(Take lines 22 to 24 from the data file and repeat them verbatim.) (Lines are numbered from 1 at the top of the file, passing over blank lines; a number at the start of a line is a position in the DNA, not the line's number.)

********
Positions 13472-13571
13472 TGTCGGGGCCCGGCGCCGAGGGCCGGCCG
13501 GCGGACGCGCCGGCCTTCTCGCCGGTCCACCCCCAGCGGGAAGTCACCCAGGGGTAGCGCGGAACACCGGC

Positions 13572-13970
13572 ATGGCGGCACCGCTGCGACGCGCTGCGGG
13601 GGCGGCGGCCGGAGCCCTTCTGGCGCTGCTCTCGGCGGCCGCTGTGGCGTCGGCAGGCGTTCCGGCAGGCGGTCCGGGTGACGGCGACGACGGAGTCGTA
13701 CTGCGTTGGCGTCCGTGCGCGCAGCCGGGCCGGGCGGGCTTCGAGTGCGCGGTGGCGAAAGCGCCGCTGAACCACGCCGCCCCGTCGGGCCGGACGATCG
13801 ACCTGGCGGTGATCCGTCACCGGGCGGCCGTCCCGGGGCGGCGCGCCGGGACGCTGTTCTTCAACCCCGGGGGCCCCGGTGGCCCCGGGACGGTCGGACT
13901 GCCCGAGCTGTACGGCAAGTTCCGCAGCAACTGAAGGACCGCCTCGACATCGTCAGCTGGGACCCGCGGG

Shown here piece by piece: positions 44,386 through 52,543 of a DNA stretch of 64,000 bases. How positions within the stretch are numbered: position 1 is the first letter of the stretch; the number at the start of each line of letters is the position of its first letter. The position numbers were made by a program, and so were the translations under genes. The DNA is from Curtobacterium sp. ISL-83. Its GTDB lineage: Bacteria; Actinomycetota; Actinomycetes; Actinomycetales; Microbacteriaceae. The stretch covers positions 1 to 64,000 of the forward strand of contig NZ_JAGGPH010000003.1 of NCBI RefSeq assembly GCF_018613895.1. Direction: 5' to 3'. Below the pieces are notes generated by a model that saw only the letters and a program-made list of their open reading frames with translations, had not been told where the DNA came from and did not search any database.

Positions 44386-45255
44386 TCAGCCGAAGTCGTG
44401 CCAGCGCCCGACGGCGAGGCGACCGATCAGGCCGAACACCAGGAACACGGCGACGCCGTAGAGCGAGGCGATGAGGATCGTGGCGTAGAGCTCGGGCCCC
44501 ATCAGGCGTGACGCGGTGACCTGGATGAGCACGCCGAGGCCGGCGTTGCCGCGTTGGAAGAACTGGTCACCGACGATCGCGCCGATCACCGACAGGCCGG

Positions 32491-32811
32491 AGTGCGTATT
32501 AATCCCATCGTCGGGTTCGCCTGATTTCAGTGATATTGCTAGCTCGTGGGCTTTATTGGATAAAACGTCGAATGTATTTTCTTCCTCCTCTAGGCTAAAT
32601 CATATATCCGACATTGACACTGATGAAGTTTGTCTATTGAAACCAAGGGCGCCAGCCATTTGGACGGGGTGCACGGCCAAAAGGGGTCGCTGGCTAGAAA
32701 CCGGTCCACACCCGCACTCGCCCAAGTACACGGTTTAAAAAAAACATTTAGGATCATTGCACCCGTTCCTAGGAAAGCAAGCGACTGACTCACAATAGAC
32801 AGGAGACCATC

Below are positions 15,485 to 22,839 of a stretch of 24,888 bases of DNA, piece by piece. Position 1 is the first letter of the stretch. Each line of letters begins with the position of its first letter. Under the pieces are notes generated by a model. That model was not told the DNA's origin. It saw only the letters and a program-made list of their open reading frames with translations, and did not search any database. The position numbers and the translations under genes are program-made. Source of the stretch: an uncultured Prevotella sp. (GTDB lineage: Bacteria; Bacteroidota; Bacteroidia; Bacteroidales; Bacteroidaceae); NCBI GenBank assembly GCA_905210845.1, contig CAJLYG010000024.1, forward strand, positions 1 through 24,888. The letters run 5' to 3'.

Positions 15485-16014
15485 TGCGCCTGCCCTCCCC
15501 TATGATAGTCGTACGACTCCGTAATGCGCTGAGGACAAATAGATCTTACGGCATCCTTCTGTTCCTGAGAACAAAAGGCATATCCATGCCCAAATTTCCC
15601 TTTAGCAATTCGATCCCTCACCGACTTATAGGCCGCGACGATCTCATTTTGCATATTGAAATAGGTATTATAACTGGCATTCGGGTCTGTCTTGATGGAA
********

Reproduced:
Positions 15485-16014
15485 TGCGCCTGCCCTCCCC
15501 TATGATAGTCGTACGACTCCGTAATGCGCTGAGGACAAATAGATCTTACGGCATCCTTCTGTTCCTGAGAACAAAAGGCATATCCATGCCCAAATTTCCC